Maybe not so much a cure as an approach. I know we're all different and find our own coping strategies when times get tough, but here are mine:
1. Count your blessings. Sounds obvious and perhaps a bit Pollyanna but it's true. The print samples finally came back and look good. The new house - after blitzing everything with white undercoat - is suddenly transformed from a gloomy, depressing little place into somewhere lighter and brighter and altogether more happy-feeling. My friends and family have been wonderful, helping out with Joe and letting me get my work ready to deliver to my customer on time.
2. Make soup. I always seem to find solace in peeling, chopping, frying, seasoning and stirring. When times are rough, I head for the kitchen. Cooking something with simple, inexpensive ingredients which will nourish people gives me a great sense of comfort somehow.
3. Notice the seasonal details all around. Colours, shapes, textures, smells. Damp earth and crisp leaves. Woodsmoke and berries. Cobwebs and conkers.
4. Take a bit of time out. There's a new cafe opened in the village and it's lovely inside. Cheap as chips, too. A catch-up with a friend last week over cups of tea was perfect. There's much to be said for grown-up conversation and a break from the normal routine.
5. Walk. Joe and I have been to 'Windy Castle' and picked blackberries. And of course he had to step into a (runny, stinky) cowpat to see what happened. Reeking wellies (and car) aside, fresh air and open space always slow me down and help me stay in the moment as opposed to all those niggling 'What if?' thoughts running riot.
6. Be alone. As in, a hot bath or a bit of time to read. A temporary escape from constant demands and running to everyone else's schedules. I find this necessary to avoid getting irritated and annoyed each time someone changes their plans last-minute or lets me down in some way.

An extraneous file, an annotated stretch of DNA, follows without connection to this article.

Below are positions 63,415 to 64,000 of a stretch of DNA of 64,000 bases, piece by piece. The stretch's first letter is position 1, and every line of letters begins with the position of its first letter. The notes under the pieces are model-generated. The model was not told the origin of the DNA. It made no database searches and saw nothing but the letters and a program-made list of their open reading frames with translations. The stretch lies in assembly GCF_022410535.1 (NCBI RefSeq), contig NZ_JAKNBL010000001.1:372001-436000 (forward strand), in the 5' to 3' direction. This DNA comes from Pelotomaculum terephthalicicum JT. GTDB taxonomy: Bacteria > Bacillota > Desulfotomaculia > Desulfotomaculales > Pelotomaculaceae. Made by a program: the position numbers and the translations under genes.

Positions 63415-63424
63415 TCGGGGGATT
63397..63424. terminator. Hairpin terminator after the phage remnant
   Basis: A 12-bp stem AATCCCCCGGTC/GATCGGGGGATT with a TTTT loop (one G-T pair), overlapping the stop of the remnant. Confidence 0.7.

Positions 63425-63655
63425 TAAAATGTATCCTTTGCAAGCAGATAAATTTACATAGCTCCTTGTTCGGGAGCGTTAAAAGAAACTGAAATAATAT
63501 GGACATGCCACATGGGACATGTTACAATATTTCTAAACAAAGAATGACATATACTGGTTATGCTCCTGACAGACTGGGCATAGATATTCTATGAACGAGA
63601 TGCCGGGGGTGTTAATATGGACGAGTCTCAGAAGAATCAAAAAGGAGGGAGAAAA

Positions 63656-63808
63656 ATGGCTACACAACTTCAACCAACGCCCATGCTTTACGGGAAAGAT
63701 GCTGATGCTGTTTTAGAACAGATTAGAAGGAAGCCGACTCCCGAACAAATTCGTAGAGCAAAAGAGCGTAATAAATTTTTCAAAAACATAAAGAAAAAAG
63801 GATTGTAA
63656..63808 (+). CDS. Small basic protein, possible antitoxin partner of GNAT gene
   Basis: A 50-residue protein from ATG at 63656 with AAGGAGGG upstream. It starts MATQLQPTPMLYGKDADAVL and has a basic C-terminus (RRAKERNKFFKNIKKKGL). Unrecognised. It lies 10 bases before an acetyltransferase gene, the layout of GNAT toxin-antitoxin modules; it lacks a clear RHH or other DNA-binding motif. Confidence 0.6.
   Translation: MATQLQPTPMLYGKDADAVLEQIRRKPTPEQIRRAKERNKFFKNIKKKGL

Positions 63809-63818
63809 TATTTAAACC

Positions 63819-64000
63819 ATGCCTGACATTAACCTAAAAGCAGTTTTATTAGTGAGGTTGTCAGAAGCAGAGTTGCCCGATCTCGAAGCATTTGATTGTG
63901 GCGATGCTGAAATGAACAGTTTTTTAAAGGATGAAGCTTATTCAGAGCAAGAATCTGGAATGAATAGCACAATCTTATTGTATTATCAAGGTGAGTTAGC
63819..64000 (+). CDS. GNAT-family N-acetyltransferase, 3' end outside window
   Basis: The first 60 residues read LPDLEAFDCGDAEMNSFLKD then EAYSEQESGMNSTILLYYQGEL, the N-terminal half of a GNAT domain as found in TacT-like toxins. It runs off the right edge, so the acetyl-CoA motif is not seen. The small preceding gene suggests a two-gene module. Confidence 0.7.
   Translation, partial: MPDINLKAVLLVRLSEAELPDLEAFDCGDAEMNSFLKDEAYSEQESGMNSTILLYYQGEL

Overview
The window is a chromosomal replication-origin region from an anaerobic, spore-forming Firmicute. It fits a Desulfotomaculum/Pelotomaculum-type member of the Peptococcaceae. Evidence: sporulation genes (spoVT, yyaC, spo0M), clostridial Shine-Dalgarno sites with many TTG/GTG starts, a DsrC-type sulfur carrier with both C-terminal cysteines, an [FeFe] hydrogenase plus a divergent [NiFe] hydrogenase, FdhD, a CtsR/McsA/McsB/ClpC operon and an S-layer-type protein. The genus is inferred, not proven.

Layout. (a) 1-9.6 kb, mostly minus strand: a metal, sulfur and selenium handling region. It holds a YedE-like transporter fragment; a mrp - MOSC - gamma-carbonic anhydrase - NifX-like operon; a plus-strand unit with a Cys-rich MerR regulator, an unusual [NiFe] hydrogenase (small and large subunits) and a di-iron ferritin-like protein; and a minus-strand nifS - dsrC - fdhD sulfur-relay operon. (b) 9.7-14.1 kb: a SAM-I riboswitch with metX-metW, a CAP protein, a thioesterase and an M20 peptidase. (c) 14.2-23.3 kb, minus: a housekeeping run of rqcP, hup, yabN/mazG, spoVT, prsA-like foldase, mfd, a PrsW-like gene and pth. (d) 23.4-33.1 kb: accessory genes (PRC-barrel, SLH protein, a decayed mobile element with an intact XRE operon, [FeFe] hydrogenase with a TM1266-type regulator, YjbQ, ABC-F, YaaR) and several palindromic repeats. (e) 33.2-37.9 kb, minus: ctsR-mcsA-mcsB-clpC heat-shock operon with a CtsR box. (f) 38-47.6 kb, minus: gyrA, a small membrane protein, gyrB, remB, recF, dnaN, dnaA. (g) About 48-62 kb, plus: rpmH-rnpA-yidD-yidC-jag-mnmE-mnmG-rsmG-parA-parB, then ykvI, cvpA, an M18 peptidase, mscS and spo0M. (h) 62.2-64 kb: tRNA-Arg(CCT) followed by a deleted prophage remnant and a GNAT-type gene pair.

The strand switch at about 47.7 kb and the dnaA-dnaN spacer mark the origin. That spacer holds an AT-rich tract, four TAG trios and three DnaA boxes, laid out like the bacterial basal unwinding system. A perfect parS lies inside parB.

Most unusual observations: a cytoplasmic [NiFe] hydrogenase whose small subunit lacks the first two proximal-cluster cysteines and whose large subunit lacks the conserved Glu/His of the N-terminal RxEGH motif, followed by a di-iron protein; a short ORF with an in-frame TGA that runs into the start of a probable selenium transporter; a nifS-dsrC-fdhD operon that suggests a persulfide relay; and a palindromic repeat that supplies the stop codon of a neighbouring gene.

7. Be creative. I'm probably the most self-effacing person I know, but the fact is I've worked incredibly hard these past few months to try and establish myself career-wise. I set myself a tough challenge and learned some hard lessons along the way but the fact is, I still love drawing and painting and writing. These are the things I lose myself in and even when there's a tight deadline looming, making art never feels like a chore.
8. Take a step back to get my priorities in order. Once my work's handed in next week, I'll be spending a lot of time at the new house decorating. We're going to be moving in fairly soon and there's a lot to do. And I actually enjoy painting walls and woodwork; I go into my own little world and time seems to just slip away.
I've also decided to cancel doing the craft fair at the end of the month. Something had to give. There'll be others and they'll be at a time when things aren't quite so hectic.
9. Go to the doctor. I'm not ashamed to say it. There's a stigma attached to these things and there shouldn't be. I've always been prone to anxiety, ever since childhood, and there are times when it gets more difficult to manage than it should. To me, taking care of your mental wellbeing is no different to looking after yourself physically.
Thank you for all your lovely comments lately. Things have calmed down a bit around here over the past week, and so have I. Finding a balance between getting things done and taking time to smell the roses is always tricky but I'm getting there.